Sometimes, when you see a company, especially one as big as eBay, breaking one of the cardinal rules of social media marketing, you just have to call attenton to it, and since eBay isn’t a client of ours, they’re welcome to follow my advice without the 104 page report and $20 K “strategy” piece that a big agency might charge a global company with eBay’s market cap.
That said, we’ll stick to the KISS principle, and get right to it:
Bid now so you can get a deal!? Really??
Now as everyone who has a couple hundred eBay transactions on their member page should know, “bidding now” or “bidding early” ALWAYS benefits the seller, not the buyer. I could fill 50 of those 104 pages with all sorts of empirical data that confirms this, but like I said, everyone knows this, so why bother?
And that’s a big problem for eBay’s credibility to it’s buyer / bidder / members. As a bidder, I cringe every time I see this, as it is an absolute LIE (as well as an insult to my intelligence). When you bid early you will NOT “get a deal”. And please, let’s not spend a lot of time about defining what a “deal” is. Let’s just acknowledge that getting a “deal” infers paying less money for the buyer, not making more money for the seller.
Now the other thing we can infer from this, (which is true) is that eBay isn’t having such a hard time attracting buyers as much as it is having a hard time keeping quality sellers. Why? The pure economics of global price arbitrage, which puts pressure on local and regional sellers, who really make up the bulk of eBay’s commerce (since international shipping is cost prohibitive). That’s about another 15 pages there in the report I’m not writing, but that’s not the biggest rub either.
Really, there can’t be an experienced eBay bidder out there that doesn’t see what’s going on here. eBay is misleading bidders to bid early so that its buyers can get more bids, and as everyone knows (another 10 pages here, greatly condensed) early bids mean more bids, more bids mean bigger bids, and with a little luck, a bidding war, which means: (1) buyer happy, makes more money, (2) eBay happy, bigger commission, and (3) bidder loses, doesn’t get as good a “deal” as if he or she had waited until the last minute.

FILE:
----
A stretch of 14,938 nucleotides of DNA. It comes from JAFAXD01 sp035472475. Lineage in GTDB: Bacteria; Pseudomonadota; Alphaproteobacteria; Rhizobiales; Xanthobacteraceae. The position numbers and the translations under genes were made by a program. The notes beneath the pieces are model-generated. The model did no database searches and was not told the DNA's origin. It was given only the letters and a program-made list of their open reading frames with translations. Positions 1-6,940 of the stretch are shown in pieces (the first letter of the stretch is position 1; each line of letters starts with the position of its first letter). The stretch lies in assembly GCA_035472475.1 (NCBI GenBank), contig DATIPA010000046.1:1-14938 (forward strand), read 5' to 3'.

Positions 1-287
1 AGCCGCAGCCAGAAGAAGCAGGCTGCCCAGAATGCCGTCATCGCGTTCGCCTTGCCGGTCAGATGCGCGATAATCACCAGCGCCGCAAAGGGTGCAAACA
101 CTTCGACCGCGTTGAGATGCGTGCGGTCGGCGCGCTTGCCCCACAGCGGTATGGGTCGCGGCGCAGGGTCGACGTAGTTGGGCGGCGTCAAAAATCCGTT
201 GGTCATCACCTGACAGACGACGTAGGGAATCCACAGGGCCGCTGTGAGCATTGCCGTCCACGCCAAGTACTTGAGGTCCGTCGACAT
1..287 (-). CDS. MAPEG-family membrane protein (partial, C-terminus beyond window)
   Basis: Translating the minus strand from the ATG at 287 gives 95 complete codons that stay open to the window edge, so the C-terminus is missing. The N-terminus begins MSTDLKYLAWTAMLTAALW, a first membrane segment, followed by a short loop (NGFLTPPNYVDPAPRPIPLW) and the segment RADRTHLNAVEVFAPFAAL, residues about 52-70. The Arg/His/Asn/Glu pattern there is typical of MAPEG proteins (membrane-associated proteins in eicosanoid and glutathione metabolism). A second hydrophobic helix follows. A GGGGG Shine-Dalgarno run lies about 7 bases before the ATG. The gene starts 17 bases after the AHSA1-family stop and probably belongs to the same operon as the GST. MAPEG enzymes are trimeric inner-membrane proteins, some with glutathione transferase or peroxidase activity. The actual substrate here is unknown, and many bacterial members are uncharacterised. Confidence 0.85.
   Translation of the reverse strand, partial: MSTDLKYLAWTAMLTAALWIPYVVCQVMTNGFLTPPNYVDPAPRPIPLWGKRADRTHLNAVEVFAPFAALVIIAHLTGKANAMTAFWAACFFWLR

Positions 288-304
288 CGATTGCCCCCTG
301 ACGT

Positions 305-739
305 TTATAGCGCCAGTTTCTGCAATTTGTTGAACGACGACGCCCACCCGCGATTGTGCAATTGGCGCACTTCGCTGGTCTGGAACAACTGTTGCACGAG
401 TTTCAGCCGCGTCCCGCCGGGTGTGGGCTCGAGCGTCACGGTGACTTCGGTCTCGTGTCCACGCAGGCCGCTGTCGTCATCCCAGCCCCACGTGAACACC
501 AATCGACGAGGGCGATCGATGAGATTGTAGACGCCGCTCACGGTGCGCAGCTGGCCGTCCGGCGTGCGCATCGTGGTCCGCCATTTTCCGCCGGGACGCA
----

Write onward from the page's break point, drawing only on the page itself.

Now, the proliferation of snipe (automated final moment bidding) programs alone should tell us all we need to know, without an additional 29 pages of proof … that bidders who wait until the last minute help to create the impression that there’s no interest in the auction, therefore the psychology of a bidding frenzy never has a chance to go viral.
Yes, we could spend some time on the social psychology of “wanting something more, when you see others wanting it too” but please, we even have a social share button right next to the “get a deal” recommendation to help get that bidding war started early among your network of Facebook friends. Case closed.
HOWEVER … and not being one to criticize a problem without offering a viable solution … what eBay could do is recognize the ONE thing that does occasionally happen when bidders wait until the last minute. And that is … they could time the auction wrong, miss the end, and both the buyer and the seller lose out.
This is called … (wait for it) … the TRUTH … and it should resonate among experienced eBay members who have probably had this happen to them by trying to manually snipe an auction. Even a sluggish computer, or a last minute interruption (guilty), or even falling asleep (I admit it) can be to blame.
So, as my good deed for the day, and saving eBay the cost of all that empirical data for the recommendation, how about trying some truth in advertising and changing that phrase to:
“Bid now, so you don’t miss out”.
What a big difference such a tiny change would make.
It’s something refreshingly honest that most bidders can relate to, and it certainly comes across as being more genuine than what eBay is doing for its bidding “members” today.
OK eBay, that’s all you get for free. DO THE RIGHT THING, and get with the program. Social media marketing today is about transparency. And it’s shamefully transparent that you’re pretending to help buyers “get a deal” when you’re really helping your sellers (and eBay) make more money.
And by the way, there’s nothing wrong with making money for your sellers, or yourself … only with how you’re doing it.